Worried that unregulated alcohol consumption during the election period may not only spawn violence but also discourage an “intelligent discussion” of the issues, the Metropolitan Manila Development Authority (MMDA) has formally asked the Commission on Elections (Comelec) to extend the liquor ban from two to 45 days.
But two Comelec officials expressed reservations on the proposal, noting that a ban that long could face legal hurdles and draw complaints from businesses that make or sell alcoholic drinks.
In a petition filed in the election body on Tuesday, MMDA Chairman Francis Tolentino said the two-day liquor ban imposed under the omnibus election code may not be enough to address “the evils and problems” caused by drinking binges especially during the election period.
Tolentino noted that the election period, which runs from Jan. 13 to June 12, also coincides with the fiesta season.
“The unfettered consumption of alcoholic beverages nationwide especially during this period does not aid intelligent discussion of election issues by our citizens,” he said, adding:
“With the election fever and the house-to-house campaigning of candidates (in full swing), consumption of alcoholic drinks is common. This situation does not augur well in areas where (there are) heated rivalries.”
The MMDA chairman, who previously served as Tagaytay City mayor for a decade, suggested that the liquor ban be implemented for a longer period, just like the five-month gun ban.
“Given the deleterious and far-reaching effects of alcohol, it stands to reason that the liquor ban should be in effect for a longer period,” he said.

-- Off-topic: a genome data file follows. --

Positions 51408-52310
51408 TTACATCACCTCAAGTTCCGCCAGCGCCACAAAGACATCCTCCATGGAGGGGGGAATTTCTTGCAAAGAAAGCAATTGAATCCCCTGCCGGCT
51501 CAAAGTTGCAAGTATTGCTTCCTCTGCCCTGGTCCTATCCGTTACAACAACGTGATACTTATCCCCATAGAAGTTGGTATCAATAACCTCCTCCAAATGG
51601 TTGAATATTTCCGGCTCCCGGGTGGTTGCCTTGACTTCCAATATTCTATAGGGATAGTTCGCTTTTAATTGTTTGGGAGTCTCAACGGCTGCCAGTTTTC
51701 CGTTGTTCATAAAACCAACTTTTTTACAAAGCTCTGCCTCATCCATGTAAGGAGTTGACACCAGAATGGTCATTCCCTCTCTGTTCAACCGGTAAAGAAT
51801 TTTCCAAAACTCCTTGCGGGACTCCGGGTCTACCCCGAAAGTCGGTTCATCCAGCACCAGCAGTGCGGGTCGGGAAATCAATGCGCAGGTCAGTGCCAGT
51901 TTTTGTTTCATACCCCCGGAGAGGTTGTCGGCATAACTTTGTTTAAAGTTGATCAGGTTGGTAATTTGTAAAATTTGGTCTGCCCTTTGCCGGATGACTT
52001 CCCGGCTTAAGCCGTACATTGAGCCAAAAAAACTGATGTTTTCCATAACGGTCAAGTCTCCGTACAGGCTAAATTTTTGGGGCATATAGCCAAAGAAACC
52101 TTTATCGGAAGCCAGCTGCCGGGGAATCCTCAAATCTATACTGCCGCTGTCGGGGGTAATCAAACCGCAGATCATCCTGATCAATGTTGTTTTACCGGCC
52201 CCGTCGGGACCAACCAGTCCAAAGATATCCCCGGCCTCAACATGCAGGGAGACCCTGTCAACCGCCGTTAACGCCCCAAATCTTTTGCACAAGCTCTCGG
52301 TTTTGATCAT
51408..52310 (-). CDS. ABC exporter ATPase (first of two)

But a day before the MMDA filed its petition at the Comelec headquarters in Intramuros, Manila, Comelec Chairman Sixto Brillantes Jr. expressed reservations on the proposal, saying a 45-day ban may be “too long.”
“We’ll be going up against (alcohol) manufacturers and sellers. That won’t sit well with big companies,” said Brillantes told reporters on Monday.
Brillantes said Comelec might just consider adding a day to the regular two-day liquor ban, which starts on the eve of election day. The midterm elections fall on May 13, a Monday.
“But we will have to check the legality whether we can really add one day,” he added.
In an interview Tuesday following an en banc meeting, Comelec Commissioner Armando Velasco said the poll body, after an informal discussion of the MMDA proposal, appeared not too keen on approving it.
“On my part, maybe three days is possible,” Velasco said. “Our concentration is for the purposes of voting.”
“We also have to consider the commercial value of the liquor ban,” he said, echoing Brillantes’ view. “There will certainly be businesses that will be affected.”
In an interview Tuesday, Tolentino elaborated on his rationale for an extended ban, saying that some politicians especially in the provinces are known to use alcohol to engage in a form of “vote buying.”
“In Nueva Ecija, Batangas, Laguna, the campaign is through drinking … It is a reality that during elections, campaigners provide the voters liquor. The [proposed extension of the] liquor ban is related to MMDA’s mandate, to our efforts to reduce fatal accidents.”
The MMDA has also asked the Parish Pastoral Council for Responsible Voting, a poll monitoring group headed by Amb. Henrietta de Villa, to support its proposal.—With a report from Jodee Agoncillo